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How Maryland football’s 6 freshman wide receivers differ from each other

We broke down the film on all six of ‘em.

maryland spring practice chris beatty
Receivers coach Chris Beatty
Alexander Jonesi

There was a clear focus in Maryland football’s recruiting Class of 2017: get bigger receivers, and get a lot of them. Out of 28 total signees, six were receivers. Five of those six are 6’0 or taller.

On the other hand, only two non-freshmen are listed at 6’0 or taller: Michael Cornwell and Chris Jones. If you don’t know who those guys are, that’s OK; neither have caught a pass in a Maryland uniform. But with DJ Durkin’s philosophy that the best players will play regardless of age, as well as Maryland’s lack of depth at receiver, you’d better take a look the six freshmen who now make up over 40 percent of the position group.

We’re here to help.

Jalen Browder (6’1, 180 lbs.)

247Sports Composite ranking: three stars (.8544)

A consensus three-star athlete, Browder (.8544) was the third of four receivers to commit to Maryland from Georgia in the class of 2018. He’s one of the faster, shiftier prospects of the group. He’s got solid hands, can make tough catches in traffic and once the ball is in his hands, he can do things like this:

Tahj Capehart (5’10, 175 lbs.)

247Sports Composite ranking: three stars (.8893)

Though he’s the shortest of the bunch, Capehart may be the crown jewel of this receiver class, if only because of how Maryland got him. He was a National Signing Day flip from regional foe Virginia Tech, and helped solidify the opening of a pipeline from Virginia Beach to College Park.

On the field, Capehart is another speedster who’ll likely line up in the slot where he’s got the capability to take a simple screen to the house from anywhere on the field.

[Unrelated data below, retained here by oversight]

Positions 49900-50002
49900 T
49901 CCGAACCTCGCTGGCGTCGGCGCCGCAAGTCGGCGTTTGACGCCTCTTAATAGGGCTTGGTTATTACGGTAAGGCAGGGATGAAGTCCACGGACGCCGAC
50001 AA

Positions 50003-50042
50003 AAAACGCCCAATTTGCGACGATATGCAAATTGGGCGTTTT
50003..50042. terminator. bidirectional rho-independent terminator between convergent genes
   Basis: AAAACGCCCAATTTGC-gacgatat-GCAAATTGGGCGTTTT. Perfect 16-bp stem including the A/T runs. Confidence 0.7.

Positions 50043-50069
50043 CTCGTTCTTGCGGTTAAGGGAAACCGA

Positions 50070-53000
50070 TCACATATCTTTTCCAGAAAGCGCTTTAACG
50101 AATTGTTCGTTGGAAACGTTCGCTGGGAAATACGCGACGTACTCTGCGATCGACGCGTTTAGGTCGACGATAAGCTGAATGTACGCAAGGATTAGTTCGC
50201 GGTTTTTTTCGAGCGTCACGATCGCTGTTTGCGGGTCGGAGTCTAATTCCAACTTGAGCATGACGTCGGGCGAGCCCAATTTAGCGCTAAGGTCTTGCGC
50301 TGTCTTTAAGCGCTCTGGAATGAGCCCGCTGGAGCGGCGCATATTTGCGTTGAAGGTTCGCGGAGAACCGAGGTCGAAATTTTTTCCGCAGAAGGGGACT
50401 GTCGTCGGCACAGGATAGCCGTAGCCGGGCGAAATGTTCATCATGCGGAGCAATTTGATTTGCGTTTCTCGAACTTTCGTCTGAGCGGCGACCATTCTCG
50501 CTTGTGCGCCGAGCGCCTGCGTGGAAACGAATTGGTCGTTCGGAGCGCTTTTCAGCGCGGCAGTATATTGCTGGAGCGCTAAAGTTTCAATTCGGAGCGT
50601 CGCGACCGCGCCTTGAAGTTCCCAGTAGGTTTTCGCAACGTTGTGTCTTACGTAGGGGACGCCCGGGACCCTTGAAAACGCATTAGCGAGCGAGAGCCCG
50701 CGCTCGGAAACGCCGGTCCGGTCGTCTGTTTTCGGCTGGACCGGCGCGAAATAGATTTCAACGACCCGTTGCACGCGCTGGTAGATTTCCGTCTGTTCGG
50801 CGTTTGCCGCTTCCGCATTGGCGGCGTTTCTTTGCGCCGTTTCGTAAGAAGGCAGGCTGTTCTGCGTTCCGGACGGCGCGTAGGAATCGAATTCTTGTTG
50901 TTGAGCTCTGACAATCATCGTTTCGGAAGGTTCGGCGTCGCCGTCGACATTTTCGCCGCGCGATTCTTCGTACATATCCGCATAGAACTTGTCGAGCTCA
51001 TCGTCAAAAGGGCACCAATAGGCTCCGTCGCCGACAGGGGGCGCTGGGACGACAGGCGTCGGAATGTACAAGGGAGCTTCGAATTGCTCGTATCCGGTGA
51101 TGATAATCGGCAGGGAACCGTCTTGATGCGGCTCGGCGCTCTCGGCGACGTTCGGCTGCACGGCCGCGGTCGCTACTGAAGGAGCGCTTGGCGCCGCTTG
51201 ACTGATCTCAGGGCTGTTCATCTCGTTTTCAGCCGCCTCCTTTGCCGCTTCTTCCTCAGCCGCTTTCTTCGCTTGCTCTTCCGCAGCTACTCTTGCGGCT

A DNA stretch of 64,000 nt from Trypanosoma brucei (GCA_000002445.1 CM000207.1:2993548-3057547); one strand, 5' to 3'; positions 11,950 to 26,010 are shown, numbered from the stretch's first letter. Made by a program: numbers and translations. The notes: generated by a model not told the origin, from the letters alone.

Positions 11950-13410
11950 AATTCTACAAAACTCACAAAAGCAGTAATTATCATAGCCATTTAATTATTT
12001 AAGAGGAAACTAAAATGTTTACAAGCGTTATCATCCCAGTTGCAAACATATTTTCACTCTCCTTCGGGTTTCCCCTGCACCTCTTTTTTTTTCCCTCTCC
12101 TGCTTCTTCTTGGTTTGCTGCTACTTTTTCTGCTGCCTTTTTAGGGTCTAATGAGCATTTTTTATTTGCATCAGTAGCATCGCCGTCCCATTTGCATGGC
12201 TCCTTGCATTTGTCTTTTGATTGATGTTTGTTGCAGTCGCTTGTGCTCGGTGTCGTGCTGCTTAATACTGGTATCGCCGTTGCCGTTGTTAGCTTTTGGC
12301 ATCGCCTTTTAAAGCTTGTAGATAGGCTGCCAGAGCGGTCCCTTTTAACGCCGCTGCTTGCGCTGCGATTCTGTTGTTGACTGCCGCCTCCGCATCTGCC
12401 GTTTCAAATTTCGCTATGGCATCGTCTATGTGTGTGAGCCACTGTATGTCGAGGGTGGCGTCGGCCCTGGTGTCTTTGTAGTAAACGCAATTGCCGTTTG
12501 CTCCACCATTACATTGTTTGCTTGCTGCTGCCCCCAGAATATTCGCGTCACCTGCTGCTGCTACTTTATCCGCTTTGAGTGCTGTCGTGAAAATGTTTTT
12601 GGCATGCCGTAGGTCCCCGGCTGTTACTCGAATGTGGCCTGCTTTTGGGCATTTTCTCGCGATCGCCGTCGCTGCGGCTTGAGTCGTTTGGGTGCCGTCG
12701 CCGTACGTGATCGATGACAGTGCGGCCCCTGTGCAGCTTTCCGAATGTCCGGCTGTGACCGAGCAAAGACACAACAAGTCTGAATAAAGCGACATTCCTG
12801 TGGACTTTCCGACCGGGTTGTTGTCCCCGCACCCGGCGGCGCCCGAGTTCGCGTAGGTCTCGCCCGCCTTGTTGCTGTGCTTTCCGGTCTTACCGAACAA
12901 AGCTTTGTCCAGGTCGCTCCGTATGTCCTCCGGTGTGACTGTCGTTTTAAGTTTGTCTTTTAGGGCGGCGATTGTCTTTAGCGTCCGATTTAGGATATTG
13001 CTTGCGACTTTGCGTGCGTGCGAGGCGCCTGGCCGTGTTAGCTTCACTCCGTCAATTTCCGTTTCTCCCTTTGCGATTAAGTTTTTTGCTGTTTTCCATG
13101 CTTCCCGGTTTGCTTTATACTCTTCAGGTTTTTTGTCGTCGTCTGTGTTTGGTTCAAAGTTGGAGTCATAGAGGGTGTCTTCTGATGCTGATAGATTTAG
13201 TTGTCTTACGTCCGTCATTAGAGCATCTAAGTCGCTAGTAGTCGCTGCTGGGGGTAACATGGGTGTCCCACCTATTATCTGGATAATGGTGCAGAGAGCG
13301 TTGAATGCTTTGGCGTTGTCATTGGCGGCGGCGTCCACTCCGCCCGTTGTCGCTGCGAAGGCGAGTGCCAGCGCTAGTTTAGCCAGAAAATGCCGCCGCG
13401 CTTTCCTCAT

There’s also a chance Maryland ends up with too many receivers and Capehart switches to defensive back (a la Tino Ellis). In that case, he doesn’t just intercept passes, he intercepts option pitches ... and then returns them the length of the field.

Carlos Carriere (6’4, 170 lbs.)

247Sports Composite ranking: three stars (.8534)

The tallest of the bunch, Carriere was the second of the four receivers from Georgia to commit to Maryland. He’s long and figures to be a redzone threat, but is also quick for his size and can be a dynamic playmaker outside the numbers.

Jayden Comma (6’2, 202 lbs.)

247Sports Composite ranking: three stars (.8574)

Comma may be one of the leading candidates to play as a true freshman, not because of his solid route running or dynamic ability with the ball in his hands, but rather for his willingness to block in the running game. He could see the field soon if he continues to punish defenders for trying to tackle his teammates.

Exhibit A:

Exhibit B:

Exhibit C:

MJ Jarrell (6’0, 180 lbs.)

247Sports Composite ranking: three stars (.8375)

Jarrell may only be 6’0, but he’s got the hops and ball skills to go up and bring down a jump ball.

He’s fast as could be and may end up being the steal of the class in the long run. Jarrell is one of the many players Maryland has signed from Florida in Durkin’s short time at the helm.

Sean Nelson (6’0, 178 lbs.)

247Sports Composite ranking: three stars (.8590)

The first of the four Georgia prospects to commit to Maryland, Nelson ended his high school career with an All-Region first team selection. He’s another guy who’s “only” 6’0 but has the hops to go up and pull a ball in over his defender.

When the season finally rolls around, these six will have a few guys to climb over on the depth chart, but it shouldn’t be surprising if any or all of them see the field as true freshmen. Each would do well to be a willing blocker and special teams player to maximize his chances.